Regards,
    Duncan

  7. #7
    Senior Member Allegheny Jet's Avatar
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    I think, for most of us, a lighter bike will enable us to ride up hills faster by a small margin. The tipping point is if that small margin of efficiency enables us to make it up the hill with out walking or getting to the top a little sooner. If racing then, yes a lighter bike is a factor.
    oldschool areodynamic brick

  8. #8
    Grumpy Old Bugga europa's Avatar
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    If you're not riding it, the bike's not going to help in the slightest. Ride the bike you enjoy riding, because you'll ride it more.
    As others have said, losing weight anywhere will help but, 1kg off the bike is probably only 1% off the total package (less in my case). It's healthier and easier to lose significant weight off the body.
    On the other hand, if you can afford a better bike, and it makes you smile as much or more than what you have now, why not?

    Richard
    yup, THAT one - still riding fixed and still riding that Europa (though she's got gears and shares the duties with my fixed Hillbrick)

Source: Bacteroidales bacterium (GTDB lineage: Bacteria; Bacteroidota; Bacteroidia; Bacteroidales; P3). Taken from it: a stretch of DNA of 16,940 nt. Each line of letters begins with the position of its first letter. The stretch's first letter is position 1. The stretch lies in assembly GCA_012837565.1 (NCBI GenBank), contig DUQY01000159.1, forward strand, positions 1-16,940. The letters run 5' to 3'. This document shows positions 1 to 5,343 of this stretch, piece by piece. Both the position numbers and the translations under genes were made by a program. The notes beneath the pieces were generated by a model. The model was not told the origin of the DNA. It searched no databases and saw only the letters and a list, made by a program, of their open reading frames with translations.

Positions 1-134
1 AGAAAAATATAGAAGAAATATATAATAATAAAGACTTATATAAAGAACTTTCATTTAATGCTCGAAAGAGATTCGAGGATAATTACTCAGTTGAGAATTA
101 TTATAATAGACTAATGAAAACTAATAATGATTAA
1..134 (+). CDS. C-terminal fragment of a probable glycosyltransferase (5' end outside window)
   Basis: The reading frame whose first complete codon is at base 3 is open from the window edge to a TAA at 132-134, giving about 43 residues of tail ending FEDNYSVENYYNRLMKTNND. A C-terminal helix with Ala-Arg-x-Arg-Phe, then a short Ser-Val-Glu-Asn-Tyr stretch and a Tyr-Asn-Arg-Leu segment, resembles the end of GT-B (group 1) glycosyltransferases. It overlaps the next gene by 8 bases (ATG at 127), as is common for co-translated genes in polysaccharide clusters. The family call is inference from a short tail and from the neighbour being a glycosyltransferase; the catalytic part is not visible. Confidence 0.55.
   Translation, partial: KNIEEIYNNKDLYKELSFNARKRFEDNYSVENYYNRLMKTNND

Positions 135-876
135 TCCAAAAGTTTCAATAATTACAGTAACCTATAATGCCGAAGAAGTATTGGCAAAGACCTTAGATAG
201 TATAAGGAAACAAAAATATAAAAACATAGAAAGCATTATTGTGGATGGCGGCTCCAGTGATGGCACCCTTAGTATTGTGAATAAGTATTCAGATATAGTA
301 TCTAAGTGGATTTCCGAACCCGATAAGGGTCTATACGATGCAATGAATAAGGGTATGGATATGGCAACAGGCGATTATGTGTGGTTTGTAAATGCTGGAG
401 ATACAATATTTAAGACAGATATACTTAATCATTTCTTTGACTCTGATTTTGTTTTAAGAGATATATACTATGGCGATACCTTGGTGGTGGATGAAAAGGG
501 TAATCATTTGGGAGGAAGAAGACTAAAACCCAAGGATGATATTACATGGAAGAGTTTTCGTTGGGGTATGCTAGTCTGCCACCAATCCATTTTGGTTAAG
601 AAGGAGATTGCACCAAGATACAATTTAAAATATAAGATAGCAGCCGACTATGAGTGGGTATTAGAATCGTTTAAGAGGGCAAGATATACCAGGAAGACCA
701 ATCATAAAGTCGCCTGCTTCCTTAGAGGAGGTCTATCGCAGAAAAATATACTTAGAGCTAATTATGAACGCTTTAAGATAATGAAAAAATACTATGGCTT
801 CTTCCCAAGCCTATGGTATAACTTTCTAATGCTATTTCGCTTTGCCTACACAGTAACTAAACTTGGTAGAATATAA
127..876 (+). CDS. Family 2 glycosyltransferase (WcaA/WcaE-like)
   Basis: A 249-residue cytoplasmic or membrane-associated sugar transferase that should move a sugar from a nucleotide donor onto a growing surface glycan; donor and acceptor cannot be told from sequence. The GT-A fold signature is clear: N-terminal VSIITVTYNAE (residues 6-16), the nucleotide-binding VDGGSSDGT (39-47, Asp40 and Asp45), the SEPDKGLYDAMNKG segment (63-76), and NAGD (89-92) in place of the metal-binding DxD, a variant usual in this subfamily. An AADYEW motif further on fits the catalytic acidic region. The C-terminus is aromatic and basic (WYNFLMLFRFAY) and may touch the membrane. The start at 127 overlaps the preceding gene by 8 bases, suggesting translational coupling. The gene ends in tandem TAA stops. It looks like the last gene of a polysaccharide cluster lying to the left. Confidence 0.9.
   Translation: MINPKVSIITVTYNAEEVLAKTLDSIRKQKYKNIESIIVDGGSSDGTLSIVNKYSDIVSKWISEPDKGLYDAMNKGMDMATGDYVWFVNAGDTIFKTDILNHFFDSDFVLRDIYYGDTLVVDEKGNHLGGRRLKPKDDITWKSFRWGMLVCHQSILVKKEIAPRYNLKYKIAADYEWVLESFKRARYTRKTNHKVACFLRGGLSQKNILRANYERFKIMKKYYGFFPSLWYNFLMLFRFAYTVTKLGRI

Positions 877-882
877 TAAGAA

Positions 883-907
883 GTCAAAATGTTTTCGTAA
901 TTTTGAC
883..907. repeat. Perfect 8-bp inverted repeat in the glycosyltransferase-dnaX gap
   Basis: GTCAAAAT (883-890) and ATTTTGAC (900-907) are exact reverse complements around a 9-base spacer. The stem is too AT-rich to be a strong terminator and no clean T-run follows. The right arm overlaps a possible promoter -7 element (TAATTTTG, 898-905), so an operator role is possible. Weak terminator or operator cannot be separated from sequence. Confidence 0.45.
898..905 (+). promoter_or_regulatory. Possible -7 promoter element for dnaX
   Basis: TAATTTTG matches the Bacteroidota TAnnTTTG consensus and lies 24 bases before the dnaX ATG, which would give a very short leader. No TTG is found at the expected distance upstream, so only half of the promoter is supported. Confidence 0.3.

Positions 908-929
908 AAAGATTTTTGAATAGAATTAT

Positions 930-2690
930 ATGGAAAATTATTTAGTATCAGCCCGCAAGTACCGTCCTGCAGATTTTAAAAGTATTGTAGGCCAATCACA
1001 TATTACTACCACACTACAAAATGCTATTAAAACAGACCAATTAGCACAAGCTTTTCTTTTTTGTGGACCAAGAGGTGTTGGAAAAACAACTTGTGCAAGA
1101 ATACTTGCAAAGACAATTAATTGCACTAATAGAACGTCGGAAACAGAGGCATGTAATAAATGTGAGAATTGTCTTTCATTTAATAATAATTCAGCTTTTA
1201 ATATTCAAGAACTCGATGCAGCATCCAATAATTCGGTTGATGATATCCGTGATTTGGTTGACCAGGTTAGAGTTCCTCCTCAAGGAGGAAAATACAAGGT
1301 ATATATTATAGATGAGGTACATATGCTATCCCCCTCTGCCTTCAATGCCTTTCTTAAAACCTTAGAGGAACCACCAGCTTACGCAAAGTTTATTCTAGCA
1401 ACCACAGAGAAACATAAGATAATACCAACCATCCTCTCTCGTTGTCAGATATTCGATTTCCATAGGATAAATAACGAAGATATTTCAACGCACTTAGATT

I had a good bike ... so I FIXED it

  9. #9
    Senior Member Bill Kapaun's Avatar
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    Since I don't have a car, anything that makes my bike less miserable to ride is good!

  10. #10
    Time for a change. stapfam's Avatar
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    Seems the opinion is split.

    Hills are where it is noticed most and to an extent it is the motor. By improving that you will perform better and if in improving that you also lose weight then so much the better. But there comes a point where the motor will not improve any more. That is when lighter parts come into it but it is not the weight loss of those parts that improves performance. It is the quality of those parts that perform better.

    So get fitter and you will cycle better and hopefully there will be a weight loss to go with it When the motor stops improving- then look at the components.
    How long was I in the army? Five foot seven.


    Spike Milligan

  11. #11
    tcs
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    Quote Originally Posted by Kurt Erlenbach View Post
    As I understand it, and I think this is correct, that so long as your bike has good quality, low friction components and good tires and wheels, and a good fit, a few extra pounds on the bike are irrelevant. The difference between a good quality bike and a top of the line bike is minimal - the motor is way more important than the bike.